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In the Society for Music Analysis' 2015 Newsletter just published, there is a letter from Ian Pace challenging Jonathan Cross' rosy view of the status quo of analysis within musicology today which Cross gave in a recent colloquium in honor of Arnold Whittall's 80th birthday. Ian reflects my own views, which will shock no one, but he carries significantly more weight as an academic insider making him more difficult to igore. I'm wondering if this forum might take up his challenge here with a public debate of the issues he raises. Following is a lengthy quote, but his entire letter (pp.27-8) as well as a summary of Jonathan Cross' comments (pp.21-23) will give the full cotext.
I have always thought of music, at a tertiary level, as a highly skilled discipline for those who have already developed and refined musicianship prior to entering university. This belief may reflect a background in a specialist music school in which, if nothing else, the teaching of fundamental musical skills was rigorous and thorough. Nonetheless, the importance of not allowing music slip to become a ‘soft’ subject requiring only nominal prior skills (and, as with much work in the realm of cultural studies, not requiring any particular artistic disciplinary expertise or extended knowledge) is to me self-evident. But with declining primary and secondary musical educational provision, frequently the extent of such prior skills amongst students can be quite elementary.
... [H]igher education has become a more ruthlessly competitive market with institutions fighting to attract and keep students. This is the context from which we should view the growth in many departments of types of popular music studies, film music studies, cultural studies, and some varieties of ethnomusicology, in which engagement with sounding music is a secondary or even non-existent concern. Such focus enables the production of modules which can be undertaken by those students with limited prior skills, but mitigates against musical analysis in particular.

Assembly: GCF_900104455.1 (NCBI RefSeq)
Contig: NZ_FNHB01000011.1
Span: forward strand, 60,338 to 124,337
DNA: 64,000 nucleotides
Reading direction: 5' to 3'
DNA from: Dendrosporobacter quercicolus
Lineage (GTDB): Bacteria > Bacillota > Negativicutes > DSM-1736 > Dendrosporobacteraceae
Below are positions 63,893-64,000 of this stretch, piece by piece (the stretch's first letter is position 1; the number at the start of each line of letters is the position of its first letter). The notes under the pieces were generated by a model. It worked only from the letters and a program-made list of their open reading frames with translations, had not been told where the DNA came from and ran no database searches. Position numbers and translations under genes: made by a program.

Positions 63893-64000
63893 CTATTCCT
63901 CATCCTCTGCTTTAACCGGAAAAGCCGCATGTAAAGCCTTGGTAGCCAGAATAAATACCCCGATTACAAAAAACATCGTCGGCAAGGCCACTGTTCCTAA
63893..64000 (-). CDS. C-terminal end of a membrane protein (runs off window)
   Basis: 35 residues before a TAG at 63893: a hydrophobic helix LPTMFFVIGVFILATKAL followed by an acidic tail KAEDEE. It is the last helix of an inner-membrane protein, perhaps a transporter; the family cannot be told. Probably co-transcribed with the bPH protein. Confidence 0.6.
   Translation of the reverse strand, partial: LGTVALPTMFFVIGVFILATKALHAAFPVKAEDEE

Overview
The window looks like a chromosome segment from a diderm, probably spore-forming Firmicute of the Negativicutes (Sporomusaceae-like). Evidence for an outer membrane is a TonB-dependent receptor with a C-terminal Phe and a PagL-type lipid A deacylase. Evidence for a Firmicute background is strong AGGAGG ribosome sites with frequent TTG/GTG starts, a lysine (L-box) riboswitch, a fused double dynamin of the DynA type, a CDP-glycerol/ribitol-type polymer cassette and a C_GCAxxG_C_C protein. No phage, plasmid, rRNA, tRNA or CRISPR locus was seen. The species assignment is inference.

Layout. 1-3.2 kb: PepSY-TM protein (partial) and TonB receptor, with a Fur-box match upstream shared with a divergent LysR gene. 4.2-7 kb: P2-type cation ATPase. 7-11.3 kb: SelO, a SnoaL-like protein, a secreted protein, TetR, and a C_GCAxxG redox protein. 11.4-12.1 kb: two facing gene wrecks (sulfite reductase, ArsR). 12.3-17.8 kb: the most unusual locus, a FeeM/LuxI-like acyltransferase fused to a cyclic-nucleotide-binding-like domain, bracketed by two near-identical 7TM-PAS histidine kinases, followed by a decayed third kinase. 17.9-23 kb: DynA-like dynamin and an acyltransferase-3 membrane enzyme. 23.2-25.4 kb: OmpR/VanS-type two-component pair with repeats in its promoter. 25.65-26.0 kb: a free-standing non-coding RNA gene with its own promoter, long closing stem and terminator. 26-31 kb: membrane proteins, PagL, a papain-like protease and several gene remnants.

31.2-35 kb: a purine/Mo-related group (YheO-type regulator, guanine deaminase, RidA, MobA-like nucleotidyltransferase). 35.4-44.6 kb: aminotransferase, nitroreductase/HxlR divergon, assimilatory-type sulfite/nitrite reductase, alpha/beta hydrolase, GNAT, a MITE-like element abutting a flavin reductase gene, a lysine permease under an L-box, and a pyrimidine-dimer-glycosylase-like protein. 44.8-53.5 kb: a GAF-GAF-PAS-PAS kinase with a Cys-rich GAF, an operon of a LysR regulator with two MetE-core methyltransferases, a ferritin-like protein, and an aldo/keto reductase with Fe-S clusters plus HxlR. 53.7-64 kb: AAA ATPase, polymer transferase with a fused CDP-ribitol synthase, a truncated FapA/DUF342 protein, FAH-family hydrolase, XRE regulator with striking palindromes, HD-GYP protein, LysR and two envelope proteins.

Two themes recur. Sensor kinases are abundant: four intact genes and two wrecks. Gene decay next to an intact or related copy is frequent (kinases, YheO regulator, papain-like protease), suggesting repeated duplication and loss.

We now have a situation, unthinkable a few decades ago, where some senior academics— even at professorial level—have no ability to read any type of musical notation. These academics (not to mention some of their students who will go on to teach at primary and secondary levels) may only perpetuate and exacerbate this situation for their own students. ... Expansion of musical study to encompass wider ranges of music and disciplinary approaches is certainly to be welcomed when this entails the cultivation of equal degrees of expertise and methodological refinement and critical acumen, but not necessarily when these are simply a means for attracting and holding onto less able students.
In short, these developments in musical higher education have seen a well-meaning liberal quest for inclusivity amount in practice to a pseudo- egalitarian de-skilling of a profession.
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